Plante: Many news agencies predicted that a candidate could win the popular vote but not the electoral vote in this election. Now that that prediction could really come true, I am left to wonder: Is the Electoral College system outdated? Is the reason for the Electoral College a moot point? Please, explain why or why not this American procedure is valid in the year 2000 and beyond. Nicole Campbell is interested.
Rather: This is an excellent question that raises one of several profound constitutional and philosophic issues we confront in the wake of this unique election and post-election period.
The Electoral College was devised by the Founding Fathers as a compromise between those who believed the President should be chosen by only elected officials and those who believed it should be a straight popular vote. Today, no one thinks that other politicians should select the President (at least no one Ive ever come across). So in that sense the Electoral College is out of date.
But it serves another vital purpose, almost by accident. If the country had a straight popular presidential vote, people in small states, people in rural areas would get far less attention from the candidates. Small states are slightly over-represented in the Electoral College; thats exactly why someone can win the electoral vote but not the popular vote. But the Electoral College system does help these states have a louder voice.
Is that good? Should it be changed? Those are issues for souls far wiser than I, but you can bet the rent money the debate will be loud and long.
Plante: James M. Fearing writes, There are clearly irregularities in South Florida that call into question the entire process in that state and, therefore, the presidency. There are news stories of other occurrences in several states as well. Is there any precedent for what we do now? Has any state ever been compelled to revote? Would there be any precedent for sending in election observers, even neutral foreign observers, to ensure a fair process?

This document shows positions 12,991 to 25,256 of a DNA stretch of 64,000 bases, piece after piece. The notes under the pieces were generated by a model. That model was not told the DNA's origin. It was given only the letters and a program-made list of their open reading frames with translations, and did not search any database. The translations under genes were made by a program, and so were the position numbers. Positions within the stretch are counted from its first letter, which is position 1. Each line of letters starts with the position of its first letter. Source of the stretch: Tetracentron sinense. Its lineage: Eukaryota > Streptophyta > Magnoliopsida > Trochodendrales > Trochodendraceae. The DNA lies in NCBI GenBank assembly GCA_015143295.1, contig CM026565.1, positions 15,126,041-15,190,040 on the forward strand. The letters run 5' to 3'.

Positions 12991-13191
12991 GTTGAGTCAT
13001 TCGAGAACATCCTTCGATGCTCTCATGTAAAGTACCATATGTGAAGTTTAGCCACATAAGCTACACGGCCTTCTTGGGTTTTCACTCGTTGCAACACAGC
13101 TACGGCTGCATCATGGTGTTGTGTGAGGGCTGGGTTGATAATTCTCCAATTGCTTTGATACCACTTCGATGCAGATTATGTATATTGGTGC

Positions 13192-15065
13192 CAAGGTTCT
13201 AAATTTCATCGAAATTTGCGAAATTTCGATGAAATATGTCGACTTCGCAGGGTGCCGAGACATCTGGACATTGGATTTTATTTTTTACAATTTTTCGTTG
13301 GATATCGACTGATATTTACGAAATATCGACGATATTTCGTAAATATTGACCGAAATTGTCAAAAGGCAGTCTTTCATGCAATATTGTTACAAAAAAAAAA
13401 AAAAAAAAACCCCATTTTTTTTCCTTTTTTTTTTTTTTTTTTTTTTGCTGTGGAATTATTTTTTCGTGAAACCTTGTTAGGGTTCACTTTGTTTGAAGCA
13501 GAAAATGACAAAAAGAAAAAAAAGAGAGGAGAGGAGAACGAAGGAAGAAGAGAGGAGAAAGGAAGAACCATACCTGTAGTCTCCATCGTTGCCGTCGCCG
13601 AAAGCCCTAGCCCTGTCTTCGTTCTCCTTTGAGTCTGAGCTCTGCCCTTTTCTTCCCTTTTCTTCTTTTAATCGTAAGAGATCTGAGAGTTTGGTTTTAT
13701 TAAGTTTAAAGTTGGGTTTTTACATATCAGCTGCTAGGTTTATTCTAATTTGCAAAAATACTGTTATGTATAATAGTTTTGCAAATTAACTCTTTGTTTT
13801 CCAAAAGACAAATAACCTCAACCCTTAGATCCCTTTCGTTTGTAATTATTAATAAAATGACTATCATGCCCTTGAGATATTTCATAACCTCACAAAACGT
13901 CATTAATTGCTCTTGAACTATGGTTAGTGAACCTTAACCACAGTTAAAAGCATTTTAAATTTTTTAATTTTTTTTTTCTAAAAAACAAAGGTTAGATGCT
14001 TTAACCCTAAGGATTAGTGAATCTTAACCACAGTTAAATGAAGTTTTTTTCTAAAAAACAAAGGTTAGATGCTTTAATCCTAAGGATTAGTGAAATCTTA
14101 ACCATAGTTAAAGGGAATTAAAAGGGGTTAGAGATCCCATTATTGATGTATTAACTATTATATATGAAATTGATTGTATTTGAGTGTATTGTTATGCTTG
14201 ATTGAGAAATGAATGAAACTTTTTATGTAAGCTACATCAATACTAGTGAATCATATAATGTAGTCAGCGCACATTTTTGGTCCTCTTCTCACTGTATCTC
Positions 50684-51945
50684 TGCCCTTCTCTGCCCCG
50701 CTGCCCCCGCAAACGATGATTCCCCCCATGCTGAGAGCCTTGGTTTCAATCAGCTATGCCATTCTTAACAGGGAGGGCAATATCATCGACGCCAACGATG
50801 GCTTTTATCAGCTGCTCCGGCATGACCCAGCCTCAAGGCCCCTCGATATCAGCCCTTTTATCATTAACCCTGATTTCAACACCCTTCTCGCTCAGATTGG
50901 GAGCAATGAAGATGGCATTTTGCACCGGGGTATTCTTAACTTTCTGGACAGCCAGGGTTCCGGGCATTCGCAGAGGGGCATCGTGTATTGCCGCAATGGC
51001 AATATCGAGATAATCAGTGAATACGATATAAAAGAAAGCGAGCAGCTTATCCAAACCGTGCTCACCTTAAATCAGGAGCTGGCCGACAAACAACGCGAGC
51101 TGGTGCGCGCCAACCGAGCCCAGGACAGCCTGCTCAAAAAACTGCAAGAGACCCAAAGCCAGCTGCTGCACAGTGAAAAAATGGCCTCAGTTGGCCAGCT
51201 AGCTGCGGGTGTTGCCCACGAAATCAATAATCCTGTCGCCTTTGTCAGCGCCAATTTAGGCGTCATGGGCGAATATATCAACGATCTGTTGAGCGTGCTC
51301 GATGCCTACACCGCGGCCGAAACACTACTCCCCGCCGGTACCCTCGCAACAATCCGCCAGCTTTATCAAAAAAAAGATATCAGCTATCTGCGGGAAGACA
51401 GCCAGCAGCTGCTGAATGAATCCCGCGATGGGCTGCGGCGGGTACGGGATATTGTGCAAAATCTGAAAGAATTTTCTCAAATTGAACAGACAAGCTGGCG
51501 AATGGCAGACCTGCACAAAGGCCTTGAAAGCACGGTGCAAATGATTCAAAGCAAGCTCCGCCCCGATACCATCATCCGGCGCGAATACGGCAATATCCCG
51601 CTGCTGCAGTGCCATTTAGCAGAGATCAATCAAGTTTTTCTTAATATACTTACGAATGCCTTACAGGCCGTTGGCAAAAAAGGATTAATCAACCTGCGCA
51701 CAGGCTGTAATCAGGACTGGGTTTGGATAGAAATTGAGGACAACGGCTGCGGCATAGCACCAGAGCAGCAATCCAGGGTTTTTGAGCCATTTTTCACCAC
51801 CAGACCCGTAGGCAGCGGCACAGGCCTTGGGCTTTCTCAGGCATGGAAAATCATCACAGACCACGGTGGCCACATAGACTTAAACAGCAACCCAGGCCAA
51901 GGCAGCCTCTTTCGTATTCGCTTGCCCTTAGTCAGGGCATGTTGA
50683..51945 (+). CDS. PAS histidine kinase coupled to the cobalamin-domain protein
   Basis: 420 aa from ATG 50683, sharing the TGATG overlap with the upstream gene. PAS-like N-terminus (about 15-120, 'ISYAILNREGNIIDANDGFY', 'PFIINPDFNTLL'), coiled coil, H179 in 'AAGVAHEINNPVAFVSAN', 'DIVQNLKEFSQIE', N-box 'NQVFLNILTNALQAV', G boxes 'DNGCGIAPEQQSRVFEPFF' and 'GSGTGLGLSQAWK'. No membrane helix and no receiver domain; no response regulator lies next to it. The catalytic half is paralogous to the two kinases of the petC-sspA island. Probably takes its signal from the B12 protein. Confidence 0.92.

Rather: The short answer is no, sir, were in uncharted territory. If you hear a smart lawyer or a clever reporter tell you he or she knows whats going to happen, grab your wallet, because no one knows for sure.
No state has ever had to have a re-vote in a presidential election. It would be a radical, history-making, precedent-breaking event. It would be a high-risk event for this democracy.
But there is plenty of precedent for having election observers. The federal Justice Department and statlaw agencies often send election monitors to areas where there has been past evidence of election fraud. Foreign observers? Not a chance.
Plante: Since it appears that Gore will win the popular vote and lose Florida, I was wondering if the Electors are legally bound to vote for the candidate that carried their particular state? asks Glen Winters.
Rather: Only half the states have laws requiring Electors to vote for the candidates they are pledged to. But in the nations history, only seven Electors have ever strayed.
Plante: Michael Roseman asks, If Bush wins on the basis of 1/30th of 1 percent of one state's voters in a state that seems to show evidence of election irregularities, and when Gore appears to have won the popular vote, how can he hope to win the hearts and minds of the American people? Will there be any honeymoon at all or simply four grinding years of political warfare?
Rather: Its hard enough to gather the straight facts now without trying to gaze into the future. But let me make a few comments.
If big if Bush is inaugurated, the risk his term will be haunted by questions of legitimacy is grave indeed. The risk of toxic gridlock is high. The same holds if the fates put Al Gore in the White House.
Its hard to see that there is a solution to this other than good, old-fashioned statesmanship and courage. Will that happen? Lord knows, and he aint saying.
What kind of statesmanship is possible? Allow me to repeat a few ideas from thoughtful people in other smoke filled rooms. Say, for the sake of argument, Bush is the man. He could appoint two or more prominent Democrats to his cabinet. Names like Sam Nunn and George Mitchell come to mind. He could let it be known that maybe its time for some of the hard-edged GOP House leaders to move on. He could, in the transition period, open public negotiations with the Democrats on key issues like Social Security or Medicare, and be ready to compromise.
These are times that will separate the statesmen from the politicians.
About Bill Plante